Pokhara is, compared at east to Kathmandu, a quiet relaxing town on a beautiful lake. Though being on the tourist trail, it also is full of cheesy bars, shops, restaurants and hotels, although for the most part, the place still keeps its charm. Overall, a pretty relaxed week here, aside from the mild excitement caused by the earthquake the first evening… It happened right near the India/Nepal boarder on the far east of the country, and it turns out, we weren’t on a bus as I had expected, we were eating supper, but didn’t feel a thing.. although later that night, when we heard about it, the staff at the bar we stopped at told us they had things falling off shelves, and bottles clanging together. Strange that we felt nothing, but overall, glad it wasn’t bad, several people died in Kathmandu as a result of collapsed buildings, although it could have been much worse.
Anyway… With the monsoon sticking around a couple weeks longer than usual this year, theres been a bit of rain, and the epic views of the Himalaya have been almost entirely blocked, although we’ve had a few moments of clear skies, and the mountains are incredible! Last week we made the four hour hike along rice paddies and up through dense jungle climbing up to the ‘World Peace Pagoda’, a monument built on top of a small mountain outside of town. After meeting up with two English guys, Rich, and another whos name escapes me, we get lost several times as trails seem to end suddenly, and we’re forced to backtrack and sometimes make our own. Once we near the top, we find a proper trail, and some military patrolling the hill tell us that we shouldn’t have done the hike, as many bandits attack travellers making the trek, and the bus is a much safer option. Oh well, too late now, and we had made it without trouble. Beautiful views of the lake and surrounding countryside made the hike completely worth the effort.
A couple days later, we hop a taxi to the mountaintop village of Sarangkot, about a 30 minute drive out of town. The ride drops us off, and we have to walk another 45 minutes, with our packs, up a long, steep rocky ‘road’, before coming to a Y. Because of the map,we know that both roads will get us to the village, but a long and even steeper stone staircase switch-backing to the top of the mountain, although more difficult, will get us there sooner, and we were tired, hungry, and impatient.. so the stairs it was. Dropping our stuff off at the first guesthouse we find, at about $4.50 a night, we wander around the tiny village. Now, the main point to come here is for the mountain views at sunrise, but due to the clouds, this didn’t happen for us unfortunately, although the clouds themselves ended up giving a quite unique experience of their own. The village was just above the cloud line, so while at times it was almost clear blue sky above us, looking down, it was just clouds, and occasionally the clouds engulfed the whole mountain top… to the point where you couldn’t see more than 40 or 50 feet in any direction, and the clouds passed right through the town. Even though we were so close to the main town below, that feeling of isolation made it seem as though this tiny village was the only civilization for a thousand miles. The most surreal part of all was during the first night, during a thunderstorm, we stood on the edge of our guesthouse and watched the lightning below us! Although we didn’t get the sunrise views we had hoped for, the experience was perfect, aside from the rat in our room the second night… that strangely woke us up just in time to see a very large, very dangerous looking caterpillar climbing up on the other bed. Haven’t been able to find anything online about the bug.. but for all I know, that pesky rodent might have saved our lives.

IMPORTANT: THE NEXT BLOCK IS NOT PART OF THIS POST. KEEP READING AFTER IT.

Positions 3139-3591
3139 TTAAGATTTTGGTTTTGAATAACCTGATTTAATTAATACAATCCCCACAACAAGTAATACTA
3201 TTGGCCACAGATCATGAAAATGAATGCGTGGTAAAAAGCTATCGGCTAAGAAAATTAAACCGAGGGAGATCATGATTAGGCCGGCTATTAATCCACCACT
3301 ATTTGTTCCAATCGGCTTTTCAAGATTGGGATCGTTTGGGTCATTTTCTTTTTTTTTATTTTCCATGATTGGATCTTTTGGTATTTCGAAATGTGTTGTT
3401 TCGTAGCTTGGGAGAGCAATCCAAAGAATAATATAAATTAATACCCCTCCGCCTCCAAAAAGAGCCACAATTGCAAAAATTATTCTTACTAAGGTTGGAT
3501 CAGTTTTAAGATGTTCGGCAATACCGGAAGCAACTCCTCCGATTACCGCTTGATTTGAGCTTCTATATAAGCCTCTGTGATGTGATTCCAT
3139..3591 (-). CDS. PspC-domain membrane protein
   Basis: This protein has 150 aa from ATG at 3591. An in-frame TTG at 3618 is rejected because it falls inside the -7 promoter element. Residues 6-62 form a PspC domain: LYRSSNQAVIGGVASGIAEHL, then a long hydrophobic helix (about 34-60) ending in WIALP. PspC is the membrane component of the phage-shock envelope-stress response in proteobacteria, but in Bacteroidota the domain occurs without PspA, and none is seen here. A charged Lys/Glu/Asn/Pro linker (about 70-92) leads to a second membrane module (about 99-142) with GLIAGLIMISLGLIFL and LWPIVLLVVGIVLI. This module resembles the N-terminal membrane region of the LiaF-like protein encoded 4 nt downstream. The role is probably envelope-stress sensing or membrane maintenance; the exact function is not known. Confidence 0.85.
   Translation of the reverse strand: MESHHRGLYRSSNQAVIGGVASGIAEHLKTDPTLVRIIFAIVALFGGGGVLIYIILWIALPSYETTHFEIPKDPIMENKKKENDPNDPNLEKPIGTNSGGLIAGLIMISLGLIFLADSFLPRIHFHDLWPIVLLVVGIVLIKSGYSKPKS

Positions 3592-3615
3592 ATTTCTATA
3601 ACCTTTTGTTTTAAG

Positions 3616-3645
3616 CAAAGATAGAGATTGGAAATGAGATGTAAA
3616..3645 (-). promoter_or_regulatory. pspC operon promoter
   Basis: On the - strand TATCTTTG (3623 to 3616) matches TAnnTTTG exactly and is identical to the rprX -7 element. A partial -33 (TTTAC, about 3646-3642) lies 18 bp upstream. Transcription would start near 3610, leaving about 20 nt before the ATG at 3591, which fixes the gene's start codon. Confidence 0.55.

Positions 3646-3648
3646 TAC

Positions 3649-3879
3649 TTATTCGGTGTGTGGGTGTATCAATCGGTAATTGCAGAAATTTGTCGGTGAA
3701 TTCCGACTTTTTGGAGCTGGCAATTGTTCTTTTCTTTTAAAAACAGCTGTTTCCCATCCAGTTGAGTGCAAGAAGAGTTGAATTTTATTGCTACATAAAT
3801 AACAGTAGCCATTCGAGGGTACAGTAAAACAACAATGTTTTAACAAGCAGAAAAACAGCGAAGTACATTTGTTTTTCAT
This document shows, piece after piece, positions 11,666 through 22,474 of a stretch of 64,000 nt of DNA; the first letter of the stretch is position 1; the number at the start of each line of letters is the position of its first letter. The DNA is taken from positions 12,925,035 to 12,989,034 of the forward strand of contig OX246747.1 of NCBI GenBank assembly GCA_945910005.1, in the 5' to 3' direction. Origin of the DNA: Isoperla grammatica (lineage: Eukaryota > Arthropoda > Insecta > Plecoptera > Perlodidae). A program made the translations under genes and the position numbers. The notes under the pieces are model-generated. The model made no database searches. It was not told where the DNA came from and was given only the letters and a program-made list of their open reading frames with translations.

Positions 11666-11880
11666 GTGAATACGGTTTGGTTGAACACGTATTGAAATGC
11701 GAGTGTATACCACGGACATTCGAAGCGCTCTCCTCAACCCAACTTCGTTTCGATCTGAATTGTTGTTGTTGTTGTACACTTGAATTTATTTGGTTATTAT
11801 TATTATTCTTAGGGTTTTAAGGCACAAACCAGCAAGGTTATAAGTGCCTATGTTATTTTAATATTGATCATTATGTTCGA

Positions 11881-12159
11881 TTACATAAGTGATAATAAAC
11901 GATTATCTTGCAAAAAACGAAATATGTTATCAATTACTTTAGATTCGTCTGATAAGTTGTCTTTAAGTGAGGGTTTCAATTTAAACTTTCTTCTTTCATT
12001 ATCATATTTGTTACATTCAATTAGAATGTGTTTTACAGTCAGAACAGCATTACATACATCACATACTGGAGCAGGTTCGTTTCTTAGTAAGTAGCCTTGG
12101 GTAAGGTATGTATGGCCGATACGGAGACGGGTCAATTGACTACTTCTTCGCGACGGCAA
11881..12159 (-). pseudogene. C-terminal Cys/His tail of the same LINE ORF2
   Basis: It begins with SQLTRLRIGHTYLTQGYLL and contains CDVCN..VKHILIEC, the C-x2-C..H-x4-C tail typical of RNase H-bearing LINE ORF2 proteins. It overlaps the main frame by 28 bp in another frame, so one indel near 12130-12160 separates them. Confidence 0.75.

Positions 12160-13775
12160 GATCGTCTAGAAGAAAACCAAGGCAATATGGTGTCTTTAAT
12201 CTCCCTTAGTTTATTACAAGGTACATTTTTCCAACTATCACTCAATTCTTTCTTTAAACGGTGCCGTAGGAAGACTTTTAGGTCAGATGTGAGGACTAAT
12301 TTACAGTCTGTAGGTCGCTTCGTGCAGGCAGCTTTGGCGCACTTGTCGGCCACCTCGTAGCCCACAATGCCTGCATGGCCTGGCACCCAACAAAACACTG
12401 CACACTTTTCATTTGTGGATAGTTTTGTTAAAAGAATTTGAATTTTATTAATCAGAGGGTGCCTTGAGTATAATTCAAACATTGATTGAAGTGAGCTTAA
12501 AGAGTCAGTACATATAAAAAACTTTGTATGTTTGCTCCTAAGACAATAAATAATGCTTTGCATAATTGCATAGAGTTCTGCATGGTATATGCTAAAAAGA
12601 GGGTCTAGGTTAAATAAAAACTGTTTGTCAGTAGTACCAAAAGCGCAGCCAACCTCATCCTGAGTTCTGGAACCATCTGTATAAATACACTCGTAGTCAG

Now the story many of you have been asking about for the last couple days. I would love for it to be the epic event I had planned on, but we’ll all have to settle for something a little simpler. See, the reason we went up to the cloud village, was so I could propose to Kylee, my girlfriend of 6 1/2 years, at the sunrise. But because the late monsoon clouds stopped that, I chose to wait until we were back into Pokhara. We went out for a relaxing drink and some snacks in the afternoon, played some chess, then out for supper at a restaurant Kylee really enjoys here in town. Long story short, after dinner, I got sappy, and told her how much I loved her and how I wanted to keep travelling with her forever (she thought I was drunk), and I went down on one knee and got engaged to my best friend. Giving Kylee the ring that I had made her out of wood this past summer, finally letting her know what I’d been doing all those long evenings in the garage. Quite simply, bringing a proper engagement ring around in this part of the world is asking for trouble, so I had figured that making something by hand would be a nice touch, with a proper ring to come when we get home.
For the next few days, we’re leaving Pokhara and heading through a few small villages to the south on the way to the Indian boarder, when the relaxation ends, and the chaos begins! I can’t wait.